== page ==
In a further blow, a source close to the UDI said the centre-right party was set to withdraw its support too.

McIlroy two ahead in Mexico despite short misses at finish

The Northern Irishman missed a four-foot par putt at the 17th hole and then horseshoed-out from three feet at the last for a six-under-par 65 at Club de Golf Chapultepec.

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“Starting the day I would have taken 65, but I feel like I could have been a few more ahead,” McIlroy told Golf Channel after posting a nine-under 133 total.

Americans Phil Mickelson (68) and Justin Thomas (66) and Englishman Ross Fisher (68) were equal second on seven-under, with world number one Dustin Johnson (66) among a trio one stroke further back.

Four-times major champion McIlroy, 27, is playing just his second event of the year, after missing six weeks due to a rib injury.

“I tried to approach this week, not with low expectations, but just to see how it went,” said the former world number one. “My body feels good, which is the most important thing I think.”

On a day when the holes seemed to have magnets, several players holed out from long range, none more spectacularly than McIlroy, whose approach at the 14th landed left of the green, but took a fortunate sideways bounce and trickled into the hole.

“I cut a little nine-iron in there, trying to take a bit of distance off it,” he said. “It’s always a bonus to hole shots like that. It’s the second shot this year I’ve holed with that nine-iron so it’s been a good club for me.”

Mickelson, meanwhile, had to call his brother Tim out of the gallery on the fourth hole when regular caddie Jim “Bones” Mackay was unable to continue due to a stomach illness.

But the 46-year-old Mickelson did not miss a beat, carding a 68 to stay near the lead.

Mickelson oozed praise about the course and the options it provided players.

“You can hit driver on every hole and with the altitude you can really try to overpower it,” he said.

“However, the trees are so thick and dense you don’t have a recovery shot, so you have to hit the fairway. You can play aggressive on some holes and conservative on others based on how you feel.”

(Reporting by Andrew Both in Cary, North Carolina; Editing by Larry Fine)

NSW Police find body of boy in Murray River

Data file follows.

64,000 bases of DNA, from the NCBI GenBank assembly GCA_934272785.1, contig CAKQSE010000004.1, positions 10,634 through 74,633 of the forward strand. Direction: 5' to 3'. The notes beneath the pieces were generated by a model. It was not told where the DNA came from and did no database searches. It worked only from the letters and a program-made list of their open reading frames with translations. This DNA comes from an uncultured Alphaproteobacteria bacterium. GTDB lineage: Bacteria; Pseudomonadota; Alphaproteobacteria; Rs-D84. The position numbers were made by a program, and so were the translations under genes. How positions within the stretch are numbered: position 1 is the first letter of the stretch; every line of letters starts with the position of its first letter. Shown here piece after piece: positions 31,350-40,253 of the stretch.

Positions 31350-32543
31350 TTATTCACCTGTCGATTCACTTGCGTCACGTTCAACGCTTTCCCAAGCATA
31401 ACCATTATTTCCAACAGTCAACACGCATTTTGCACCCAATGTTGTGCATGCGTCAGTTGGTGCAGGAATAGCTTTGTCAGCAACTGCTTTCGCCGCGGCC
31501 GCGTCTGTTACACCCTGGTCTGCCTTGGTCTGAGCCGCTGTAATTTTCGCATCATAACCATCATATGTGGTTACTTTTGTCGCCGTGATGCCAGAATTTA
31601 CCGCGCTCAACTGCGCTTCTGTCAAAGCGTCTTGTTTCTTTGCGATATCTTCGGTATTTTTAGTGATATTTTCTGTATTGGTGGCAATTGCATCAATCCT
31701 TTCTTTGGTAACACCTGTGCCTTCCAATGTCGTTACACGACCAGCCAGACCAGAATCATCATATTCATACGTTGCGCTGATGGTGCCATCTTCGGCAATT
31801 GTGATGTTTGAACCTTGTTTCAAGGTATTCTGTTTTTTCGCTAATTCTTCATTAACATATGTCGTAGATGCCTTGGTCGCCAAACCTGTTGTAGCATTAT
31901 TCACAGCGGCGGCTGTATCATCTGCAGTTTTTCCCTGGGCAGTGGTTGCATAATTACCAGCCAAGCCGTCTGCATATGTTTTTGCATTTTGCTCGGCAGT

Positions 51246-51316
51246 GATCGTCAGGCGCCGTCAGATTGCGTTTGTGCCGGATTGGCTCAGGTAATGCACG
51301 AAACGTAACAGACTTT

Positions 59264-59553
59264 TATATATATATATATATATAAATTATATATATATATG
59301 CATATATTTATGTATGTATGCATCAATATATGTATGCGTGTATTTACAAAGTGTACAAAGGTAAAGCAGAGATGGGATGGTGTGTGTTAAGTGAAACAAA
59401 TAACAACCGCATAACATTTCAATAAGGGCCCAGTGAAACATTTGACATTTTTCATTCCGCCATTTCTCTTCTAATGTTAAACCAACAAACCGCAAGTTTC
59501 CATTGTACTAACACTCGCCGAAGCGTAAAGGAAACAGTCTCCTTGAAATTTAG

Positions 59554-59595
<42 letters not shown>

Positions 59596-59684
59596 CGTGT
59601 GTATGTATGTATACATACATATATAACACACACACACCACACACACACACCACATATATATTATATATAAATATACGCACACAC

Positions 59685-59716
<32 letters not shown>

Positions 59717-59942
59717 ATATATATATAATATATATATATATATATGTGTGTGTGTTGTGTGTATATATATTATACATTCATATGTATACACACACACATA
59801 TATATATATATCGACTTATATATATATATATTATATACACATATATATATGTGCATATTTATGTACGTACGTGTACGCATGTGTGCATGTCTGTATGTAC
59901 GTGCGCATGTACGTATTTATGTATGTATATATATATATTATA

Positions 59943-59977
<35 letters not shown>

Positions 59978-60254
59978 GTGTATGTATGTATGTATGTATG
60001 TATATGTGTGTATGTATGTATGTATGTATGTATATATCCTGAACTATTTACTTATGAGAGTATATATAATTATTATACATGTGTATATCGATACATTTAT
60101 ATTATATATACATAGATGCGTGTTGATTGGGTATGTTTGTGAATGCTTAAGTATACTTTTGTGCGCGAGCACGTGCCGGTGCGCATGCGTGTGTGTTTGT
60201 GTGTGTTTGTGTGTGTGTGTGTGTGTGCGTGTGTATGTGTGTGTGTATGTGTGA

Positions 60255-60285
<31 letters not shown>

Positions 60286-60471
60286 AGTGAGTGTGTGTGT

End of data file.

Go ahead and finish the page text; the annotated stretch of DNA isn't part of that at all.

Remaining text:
The body of a five-year-old son was found in the Murray River at Moama, the police have confirmed.

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Divers discovered the body about 11.35am on Saturday.

His body is yet to be formally identified but police believe it to be that of the five-year-old son of a 27-year-old woman who is alleged to have tried to drown both her sons on Thursday.

The boy’s nine-year-old brother is in a stable condition at the Royal Children’s Hospital in Melbourne.

NSW Police on Saturday upgraded the charge against the 27-year-old woman to attempted murder.

The mother faces one charge of attempted murder relating to the nine-year-old and did not attend her scheduled court hearing at Deniliquin Local Court on Saturday morning.

Another charge is expected to be filed, police say. 

The 27-year-old turned herself in to police in Echuca, on the NSW-Victoria border, on Thursday night after she was apparently attacked by a dog at the scene of the incident.

The woman’s older son, aged nine, was also mauled and was taken to hospital but authorities spent Friday scouring the river for the younger boy, aged five, but couldn’t find him.

Victorian Emergency services personnel search the Murray River at Moana for missing five-year-old.AAP

Police divers scouring the river will be assisted by Marine Rescue NSW, Echuca Moama Search and Rescue and the SES on Saturday.

The boy’s mother was released from jail a month ago.

NSW police have said further charges relating to the five-year-old will depend on the result of the search.

The nine-year-old son is in hospital in Melbourne after also suffering serious dog bites on Thursday evening.

Fairfax Media reports the woman appeared via video-link in a Bendigo court on Friday where a detective said she’d “made full admissions about her role and told police of her ‘intention to kill both children'”.